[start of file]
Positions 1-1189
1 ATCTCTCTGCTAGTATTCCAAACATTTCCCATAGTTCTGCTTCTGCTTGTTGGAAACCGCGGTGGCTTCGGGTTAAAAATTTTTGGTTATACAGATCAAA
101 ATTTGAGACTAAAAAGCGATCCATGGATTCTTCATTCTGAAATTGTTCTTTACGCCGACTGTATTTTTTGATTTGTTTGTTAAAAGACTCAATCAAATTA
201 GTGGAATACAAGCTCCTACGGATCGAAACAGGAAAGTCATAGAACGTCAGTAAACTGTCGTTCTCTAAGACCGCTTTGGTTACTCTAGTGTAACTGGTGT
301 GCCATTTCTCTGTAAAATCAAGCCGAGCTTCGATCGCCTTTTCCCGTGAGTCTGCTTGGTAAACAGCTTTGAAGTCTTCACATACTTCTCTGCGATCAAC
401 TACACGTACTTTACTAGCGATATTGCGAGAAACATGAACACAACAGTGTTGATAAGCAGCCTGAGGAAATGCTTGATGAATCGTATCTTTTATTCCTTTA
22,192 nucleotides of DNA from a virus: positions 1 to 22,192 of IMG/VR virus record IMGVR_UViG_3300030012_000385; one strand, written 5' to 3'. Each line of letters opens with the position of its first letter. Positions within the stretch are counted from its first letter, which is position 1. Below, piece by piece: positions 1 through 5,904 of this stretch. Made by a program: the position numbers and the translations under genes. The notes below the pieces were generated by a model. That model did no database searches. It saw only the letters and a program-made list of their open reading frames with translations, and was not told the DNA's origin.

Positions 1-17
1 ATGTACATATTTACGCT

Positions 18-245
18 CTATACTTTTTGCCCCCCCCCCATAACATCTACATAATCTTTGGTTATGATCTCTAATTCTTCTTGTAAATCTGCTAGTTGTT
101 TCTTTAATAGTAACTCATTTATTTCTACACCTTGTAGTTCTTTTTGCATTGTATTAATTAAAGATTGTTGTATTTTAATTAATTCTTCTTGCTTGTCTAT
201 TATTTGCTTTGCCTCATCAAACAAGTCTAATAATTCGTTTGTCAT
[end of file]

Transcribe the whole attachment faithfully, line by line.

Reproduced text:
Positions 1-1189
1 ATCTCTCTGCTAGTATTCCAAACATTTCCCATAGTTCTGCTTCTGCTTGTTGGAAACCGCGGTGGCTTCGGGTTAAAAATTTTTGGTTATACAGATCAAA
101 ATTTGAGACTAAAAAGCGATCCATGGATTCTTCATTCTGAAATTGTTCTTTACGCCGACTGTATTTTTTGATTTGTTTGTTAAAAGACTCAATCAAATTA
201 GTGGAATACAAGCTCCTACGGATCGAAACAGGAAAGTCATAGAACGTCAGTAAACTGTCGTTCTCTAAGACCGCTTTGGTTACTCTAGTGTAACTGGTGT
301 GCCATTTCTCTGTAAAATCAAGCCGAGCTTCGATCGCCTTTTCCCGTGAGTCTGCTTGGTAAACAGCTTTGAAGTCTTCACATACTTCTCTGCGATCAAC
401 TACACGTACTTTACTAGCGATATTGCGAGAAACATGAACACAACAGTGTTGATAAGCAGCCTGAGGAAATGCTTGATGAATCGTATCTTTTATTCCTTTA
22,192 nucleotides of DNA from a virus: positions 1 to 22,192 of IMG/VR virus record IMGVR_UViG_3300030012_000385; one strand, written 5' to 3'. Each line of letters opens with the position of its first letter. Positions within the stretch are counted from its first letter, which is position 1. Below, piece by piece: positions 1 through 5,904 of this stretch. Made by a program: the position numbers and the translations under genes. The notes below the pieces were generated by a model. That model did no database searches. It saw only the letters and a program-made list of their open reading frames with translations, and was not told the DNA's origin.

Positions 1-17
1 ATGTACATATTTACGCT

Positions 18-245
18 CTATACTTTTTGCCCCCCCCCCATAACATCTACATAATCTTTGGTTATGATCTCTAATTCTTCTTGTAAATCTGCTAGTTGTT
101 TCTTTAATAGTAACTCATTTATTTCTACACCTTGTAGTTCTTTTTGCATTGTATTAATTAAAGATTGTTGTATTTTAATTAATTCTTCTTGCTTGTCTAT
201 TATTTGCTTTGCCTCATCAAACAAGTCTAATAATTCGTTTGTCAT